After a period in which McDonald’s learned the hard way about holding onto customers who seek value in their fast food, the chain plans to unveil a new line-up to replace their famous ‘Dollar Menu’.
That revamping of a modern US dining tradition is, however, being led by a figure whose background began far from the American dream.
Steve Easterbrook, who rose from humble beginnings in Watford, England, to become the boss of the world’s most recognisable fast food brand, admitted at the beginning of this year that scrapping the Dollar Menu in 2014 had led to the chain losing out significantly in the value-centric corner of the market.
Despite a wide-ranging menu, the customers who preferred McDonald’s for it’s cheaper offerings began to go elsewhere to eat, leading to a 2.1 percent drop in overall visits to US outlets in 2016.
This prompted Mr Easterbrook to announce a rethink of McDonald’s value food, and now the company has told investors that a new menu will be rolled out in early 2018.
The planned selection will include items priced at $1, £2, and $3, and a Twitter account, McD Truth, which is understood to be run by an anonymous insider, described the return of dollar items as “the biggest McDonald’s news in years”, claiming it could turn the chain’s fortunes around.
The news was hailed as evidence the British-born CEO is a “phenomenal leader”.
CXM proprietor Neil Skehel, who was the former Director of National Operations for McDonald’s in the UK, praised his old colleague, with whom he worked while Operations Manager for 45 outlets in London.
“The task of leading the global restaurant behemoth is more difficult than it has ever been and Easterbrook seems to be cutting the mustard, excuse the pun,” said Mr Skehel.
“In the US, McDonald’s has experienced quite protracted periods of stagnation a number of times in its history. Difficulties in moving the needle on like-for-like sales in the home market, have often been masked by a huge new store opening programme – at one stage in the late 1990s a rate of 1000 new stores per year.”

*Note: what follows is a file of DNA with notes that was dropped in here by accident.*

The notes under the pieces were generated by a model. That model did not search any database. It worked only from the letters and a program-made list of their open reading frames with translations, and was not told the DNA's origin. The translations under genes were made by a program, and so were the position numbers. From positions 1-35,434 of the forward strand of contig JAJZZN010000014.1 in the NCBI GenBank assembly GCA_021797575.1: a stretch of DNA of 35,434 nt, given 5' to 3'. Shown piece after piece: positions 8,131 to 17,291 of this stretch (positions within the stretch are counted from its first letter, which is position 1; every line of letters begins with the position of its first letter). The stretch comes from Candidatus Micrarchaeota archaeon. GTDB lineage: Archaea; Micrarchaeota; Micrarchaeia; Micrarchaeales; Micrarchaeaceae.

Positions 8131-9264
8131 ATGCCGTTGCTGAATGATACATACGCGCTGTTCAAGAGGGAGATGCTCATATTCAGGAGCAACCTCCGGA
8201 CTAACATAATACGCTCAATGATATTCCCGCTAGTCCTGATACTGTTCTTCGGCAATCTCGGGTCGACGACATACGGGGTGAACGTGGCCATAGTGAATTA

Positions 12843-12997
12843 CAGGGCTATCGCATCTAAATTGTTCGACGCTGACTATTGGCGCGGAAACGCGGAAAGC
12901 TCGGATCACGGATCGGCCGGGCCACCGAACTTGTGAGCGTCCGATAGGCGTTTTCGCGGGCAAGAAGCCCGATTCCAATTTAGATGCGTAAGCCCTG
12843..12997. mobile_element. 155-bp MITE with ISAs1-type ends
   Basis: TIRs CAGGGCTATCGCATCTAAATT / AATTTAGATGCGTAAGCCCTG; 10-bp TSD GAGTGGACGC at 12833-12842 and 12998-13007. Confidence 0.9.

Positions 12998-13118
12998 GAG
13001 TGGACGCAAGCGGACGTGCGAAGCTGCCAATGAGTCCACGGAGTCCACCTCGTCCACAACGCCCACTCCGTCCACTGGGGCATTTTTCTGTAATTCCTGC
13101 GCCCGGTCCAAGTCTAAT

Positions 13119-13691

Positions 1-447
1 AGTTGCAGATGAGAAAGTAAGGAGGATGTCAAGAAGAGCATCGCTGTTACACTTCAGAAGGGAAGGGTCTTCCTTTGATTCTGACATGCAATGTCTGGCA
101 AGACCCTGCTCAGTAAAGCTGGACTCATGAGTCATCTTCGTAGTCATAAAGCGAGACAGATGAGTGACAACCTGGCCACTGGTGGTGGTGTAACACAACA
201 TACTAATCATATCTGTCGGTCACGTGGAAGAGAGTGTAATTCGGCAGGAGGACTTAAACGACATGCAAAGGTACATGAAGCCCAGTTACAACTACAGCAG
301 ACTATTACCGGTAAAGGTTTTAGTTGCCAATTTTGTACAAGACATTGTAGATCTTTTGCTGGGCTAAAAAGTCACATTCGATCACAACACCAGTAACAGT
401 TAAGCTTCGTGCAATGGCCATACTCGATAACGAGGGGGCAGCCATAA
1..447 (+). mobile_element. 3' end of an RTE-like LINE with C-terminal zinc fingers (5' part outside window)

Describing the phenomenal rate of the chain’s UK growth, Mr Skehel described overseeing the opening of around 100 McDonald’s restaurants per year in the decade between 1990 and 2000.
“Needless to say, with many of those openings in international markets the focus was never really on like-for-like sales. For various leaders the growth in income quarter-on-quarter through new store openings has satisfied the shareholders.
McDonald’s was very lucky to have a trio of great leaders in Jim Cantalupo, Charlie Bell, and Jim Skinner who as CEOs following the McDonald’s Plan to Win were able to see the corporation through a period of increasingly less reliance on new store openings and more of a focus on growth in existing locations.
Skinner’s two or three successors were dire failures, but now It’s great to see that a new guy has stepped in and – through insight and courage – is turning the corporation around.”
Speaking of the drastic leaps in CX at an average ‘Maccy Dees’, Mr Skehel concluded:
“My own view is that the McDonald’s customer experience has improved immensely since my day when a restaurant visit was always somewhat hit and miss.
This is through the refurbishment programme, the introduction of a new cooking system worldwide, and a bit of modernisation of the menu, but other initiatives such as extension of opening hours, determination to make delivery work, and quality coffee means that McDonald’s really remains the one to beat in the international fast food market.
Congratulations Mr Easterbrook and good luck to you.”